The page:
Drove the 160 km (100miles) from Hobart to Strathgordon after an early knock off Friday afternoon and stayed at the motel. Launched Saturday morning, and set off with no destination in mind. There are no charts, and no mobile reception for the most part. We had a google satellite image, and a scan of an old map saved to a phone to give us an idea of where we were... 

Arrived back at Strathgordon at noon Monday for a relaxed de-rig an trip home, arriving back at the club before 5pm Monday.

The trip may be ticked off the bucket list, but I'm already planning to do it again, as we hardly scratched the surface... We did have a decent sailing breeze at times, but the camera came out when it was lighter...

https://www.google.com.au/maps/place/Lake+Pedder/@-42.9026063,145.8924941,10z/data=!3m1!4b1!4m5!3m4!1s0xaa6f02f2519e29ad:0x2a03c94e1bbb3530!8m2!3d-42.9531822!4d146.1974107

Image may contain: sky, ocean, mountain, outdoor, nature and water

Image may contain: boat, sky, mountain, outdoor, nature and water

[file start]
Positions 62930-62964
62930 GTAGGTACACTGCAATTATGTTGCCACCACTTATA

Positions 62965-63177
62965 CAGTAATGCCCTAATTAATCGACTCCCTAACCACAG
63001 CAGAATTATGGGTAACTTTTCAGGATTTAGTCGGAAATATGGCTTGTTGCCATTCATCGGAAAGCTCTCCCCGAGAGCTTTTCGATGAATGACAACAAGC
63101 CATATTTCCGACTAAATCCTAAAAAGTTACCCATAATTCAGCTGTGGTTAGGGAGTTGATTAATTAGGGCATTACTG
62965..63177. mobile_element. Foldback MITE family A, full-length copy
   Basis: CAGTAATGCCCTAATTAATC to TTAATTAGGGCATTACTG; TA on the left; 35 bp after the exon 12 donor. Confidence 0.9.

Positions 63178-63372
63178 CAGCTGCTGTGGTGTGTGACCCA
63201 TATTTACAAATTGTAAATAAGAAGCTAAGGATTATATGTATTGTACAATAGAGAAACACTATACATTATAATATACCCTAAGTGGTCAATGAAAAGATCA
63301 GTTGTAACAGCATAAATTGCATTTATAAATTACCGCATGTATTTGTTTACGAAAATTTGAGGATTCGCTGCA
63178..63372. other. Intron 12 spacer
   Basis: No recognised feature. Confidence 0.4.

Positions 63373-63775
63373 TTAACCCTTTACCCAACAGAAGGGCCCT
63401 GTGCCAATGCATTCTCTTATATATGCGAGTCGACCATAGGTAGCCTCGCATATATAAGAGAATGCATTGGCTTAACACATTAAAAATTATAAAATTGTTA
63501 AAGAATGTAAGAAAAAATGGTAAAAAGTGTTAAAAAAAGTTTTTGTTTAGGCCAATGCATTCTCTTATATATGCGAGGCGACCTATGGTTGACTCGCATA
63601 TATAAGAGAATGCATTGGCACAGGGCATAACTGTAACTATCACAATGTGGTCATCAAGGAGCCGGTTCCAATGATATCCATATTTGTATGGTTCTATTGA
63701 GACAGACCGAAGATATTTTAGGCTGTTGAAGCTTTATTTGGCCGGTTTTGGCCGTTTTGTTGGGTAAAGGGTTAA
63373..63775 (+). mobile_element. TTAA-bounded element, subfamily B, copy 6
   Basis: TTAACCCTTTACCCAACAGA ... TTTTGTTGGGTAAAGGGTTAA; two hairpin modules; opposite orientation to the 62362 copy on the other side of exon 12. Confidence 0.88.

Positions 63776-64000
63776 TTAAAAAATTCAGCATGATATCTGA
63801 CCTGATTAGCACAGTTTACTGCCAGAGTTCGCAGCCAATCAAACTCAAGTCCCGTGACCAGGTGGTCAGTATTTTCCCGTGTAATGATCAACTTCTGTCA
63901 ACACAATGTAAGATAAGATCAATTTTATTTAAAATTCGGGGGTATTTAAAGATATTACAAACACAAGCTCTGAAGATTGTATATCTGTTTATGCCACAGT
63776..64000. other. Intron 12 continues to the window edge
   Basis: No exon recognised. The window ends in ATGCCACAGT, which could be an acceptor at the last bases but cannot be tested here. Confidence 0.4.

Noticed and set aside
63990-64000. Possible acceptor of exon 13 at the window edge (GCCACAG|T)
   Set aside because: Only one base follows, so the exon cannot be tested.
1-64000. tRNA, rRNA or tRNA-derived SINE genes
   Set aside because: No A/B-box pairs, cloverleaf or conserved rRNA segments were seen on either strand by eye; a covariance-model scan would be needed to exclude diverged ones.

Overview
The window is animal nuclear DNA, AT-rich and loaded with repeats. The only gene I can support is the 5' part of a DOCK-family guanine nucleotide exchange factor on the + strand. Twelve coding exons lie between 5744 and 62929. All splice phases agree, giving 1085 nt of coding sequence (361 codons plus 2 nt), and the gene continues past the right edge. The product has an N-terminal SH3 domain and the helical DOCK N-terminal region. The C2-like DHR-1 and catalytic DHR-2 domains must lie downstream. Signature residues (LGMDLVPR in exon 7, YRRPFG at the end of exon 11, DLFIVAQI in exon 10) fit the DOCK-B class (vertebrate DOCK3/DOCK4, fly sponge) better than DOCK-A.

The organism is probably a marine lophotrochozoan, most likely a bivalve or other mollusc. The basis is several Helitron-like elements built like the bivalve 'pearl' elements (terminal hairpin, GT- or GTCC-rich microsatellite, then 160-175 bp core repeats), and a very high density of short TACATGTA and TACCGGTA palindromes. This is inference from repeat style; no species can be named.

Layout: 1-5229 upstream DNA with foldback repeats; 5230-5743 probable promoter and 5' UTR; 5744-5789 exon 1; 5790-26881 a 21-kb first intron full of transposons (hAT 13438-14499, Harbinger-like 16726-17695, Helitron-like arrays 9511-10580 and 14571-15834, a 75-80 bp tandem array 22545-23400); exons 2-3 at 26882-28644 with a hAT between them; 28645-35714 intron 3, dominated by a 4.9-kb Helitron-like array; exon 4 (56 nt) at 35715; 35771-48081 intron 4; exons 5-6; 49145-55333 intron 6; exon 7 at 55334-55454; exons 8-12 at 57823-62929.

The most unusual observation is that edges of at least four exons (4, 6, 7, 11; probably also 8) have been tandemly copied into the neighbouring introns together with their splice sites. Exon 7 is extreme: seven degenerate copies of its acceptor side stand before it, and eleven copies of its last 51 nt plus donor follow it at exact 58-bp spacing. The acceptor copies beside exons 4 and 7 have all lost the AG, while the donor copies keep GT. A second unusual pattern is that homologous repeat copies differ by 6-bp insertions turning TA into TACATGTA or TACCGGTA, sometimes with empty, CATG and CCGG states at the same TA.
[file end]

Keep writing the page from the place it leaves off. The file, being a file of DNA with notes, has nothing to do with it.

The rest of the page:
Image may contain: 1 person, mountain, sky, ocean, outdoor, nature and water

Image may contain: mountain, sky, ocean, outdoor, nature and water

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Great photos All@Sea, looks like a beautiful spot to sail.

Thanks for sharing!

SB

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Hi Tom Bummer. Bloody electrical systems. :) I have just spent hours over the last couple of months upgrading my yachts battery capacity and electrical systems also so  sympathise. Let me know if you get the back of boat rear view camera system working. It seemed such a good solution being a wireless link from a camera mounted on the back of my boat back to a screen on my windscreen that would let me see if I was holding anyone up or had some monster roadtrain bearing down on me. In my case distance from the car, interference from wire rigging and jolting from the trailer suspension all combined to make the system I purchased unusable. Regards Graeme